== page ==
Not every container has an operating system inside

...but every one of them needs your Linux kernel.

The majority of Docker examples out there explicitly or implicitly rely on some flavor of the Linux operating system running inside a container. I tried to quickly compile a list of the most prominent samples:

Running an interactive shell in the debian jessie distribution:

$ docker run -it debian:jessie

Running an nginx web-sever in a container and examine its config using cat utility:

$ docker run -d -P --name nginx nginx:latest
$ docker exec -it nginx cat /etc/nginx/nginx.conf

Building an image based on Alpine Linux:

$ cat <<EOF > Dockerfile
FROM alpine:3.7
RUN apk add --no-cache mysql-client
ENTRYPOINT ["mysql"]
EOF

$ docker build -t mysql-alpine .
$ docker run mysql-alpine

And so forth and so on...

For the newcomers learning the containerization through hands-on experience, this may lead to a false impression that containers are somewhat indistinguishable from full-fledged operating systems and that they are always based on well-known and wide-spread Linux distributions like debian , centos , or alpine .

At the same time, approaching the containerization topic from the theoretical side ( 1 , 2 , 3 ) may lead to a rather opposite impression that containers (unlike the traditional virtual machines) are supposed to pack only the application (i.e. your code) and its dependencies (i.e. some libraries) instead of a trying to ship a full operating system.

As it usually happens, the truth lies somewhere in between both statements. From the implementation standpoint, a container is indeed just a process (or a bunch of processes) running on the Linux host . The container process is isolated ( namespaces ) from the rest of the system and restricted from both the resource consumption ( cgroups ) and security ( capabilities , AppArmor , Seccomp ) standpoints. But in the end, this is still a regular process, same as any other process on the host system.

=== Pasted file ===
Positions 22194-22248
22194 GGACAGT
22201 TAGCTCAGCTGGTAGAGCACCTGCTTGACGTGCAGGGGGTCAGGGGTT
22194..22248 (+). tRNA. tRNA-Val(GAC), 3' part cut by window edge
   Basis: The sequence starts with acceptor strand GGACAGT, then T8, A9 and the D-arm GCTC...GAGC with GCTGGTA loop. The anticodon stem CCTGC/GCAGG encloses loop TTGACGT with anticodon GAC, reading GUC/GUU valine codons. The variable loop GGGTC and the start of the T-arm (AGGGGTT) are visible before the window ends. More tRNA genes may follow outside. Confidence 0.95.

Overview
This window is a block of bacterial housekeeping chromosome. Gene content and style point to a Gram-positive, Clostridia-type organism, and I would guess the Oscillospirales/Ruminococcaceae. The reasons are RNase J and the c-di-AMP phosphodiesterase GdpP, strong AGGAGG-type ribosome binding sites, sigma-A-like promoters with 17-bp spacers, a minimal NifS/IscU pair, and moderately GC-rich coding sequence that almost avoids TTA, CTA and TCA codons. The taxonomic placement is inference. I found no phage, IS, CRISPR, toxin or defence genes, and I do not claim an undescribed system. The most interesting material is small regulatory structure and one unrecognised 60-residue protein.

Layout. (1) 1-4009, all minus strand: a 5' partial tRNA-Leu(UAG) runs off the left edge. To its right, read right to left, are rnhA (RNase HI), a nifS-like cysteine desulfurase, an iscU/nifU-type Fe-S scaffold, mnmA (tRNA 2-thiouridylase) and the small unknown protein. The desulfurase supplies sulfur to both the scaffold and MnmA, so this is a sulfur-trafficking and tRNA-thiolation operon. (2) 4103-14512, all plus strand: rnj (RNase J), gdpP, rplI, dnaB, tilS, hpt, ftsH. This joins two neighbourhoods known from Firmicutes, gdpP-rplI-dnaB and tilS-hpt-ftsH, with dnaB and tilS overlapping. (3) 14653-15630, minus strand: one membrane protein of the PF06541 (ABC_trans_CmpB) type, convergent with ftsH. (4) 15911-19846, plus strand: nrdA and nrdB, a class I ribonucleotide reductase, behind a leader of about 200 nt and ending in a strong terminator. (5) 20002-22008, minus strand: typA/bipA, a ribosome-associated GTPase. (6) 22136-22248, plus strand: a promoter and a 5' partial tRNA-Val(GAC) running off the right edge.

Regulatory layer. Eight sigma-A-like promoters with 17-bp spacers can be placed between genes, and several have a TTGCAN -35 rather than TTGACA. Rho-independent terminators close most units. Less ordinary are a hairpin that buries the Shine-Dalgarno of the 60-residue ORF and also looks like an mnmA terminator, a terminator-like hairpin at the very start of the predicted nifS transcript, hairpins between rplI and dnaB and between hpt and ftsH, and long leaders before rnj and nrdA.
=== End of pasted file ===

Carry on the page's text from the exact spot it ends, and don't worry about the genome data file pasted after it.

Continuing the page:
Just run docker run -d nginx and conduct your own investigation:

ps axf output (excerpt)

systemctl status output (excerpt)

sudo lsns output

Well, if a container is just a regular Linux process, we could try to run a single executable file inside of a container. I.e. instead of putting our application into a fully-featured Linux distribution, we will try to build a container image consisting of a folder with a single file inside. Upon the launch, this folder will become a root folder for the containerized environment.

If you have Go installed on your system, you can utilize its handy cross-compilation abilities:

// main.go
package main

import "fmt"

func main() {
    fmt.Println("Hello from OS-less container (Go edition)")
}

Build the program from above using:

$ GOOS=linux GOARCH=amd64 go build -ldflags="-w -s" -o hello
$ file hello
> hello: ELF 64-bit LSB executable, x86-64, version 1 (SYSV), statically linked
Alternatively, you can use Docker to compile a similar _C_ program.
// main.c
#include <stdio.h>

int main() {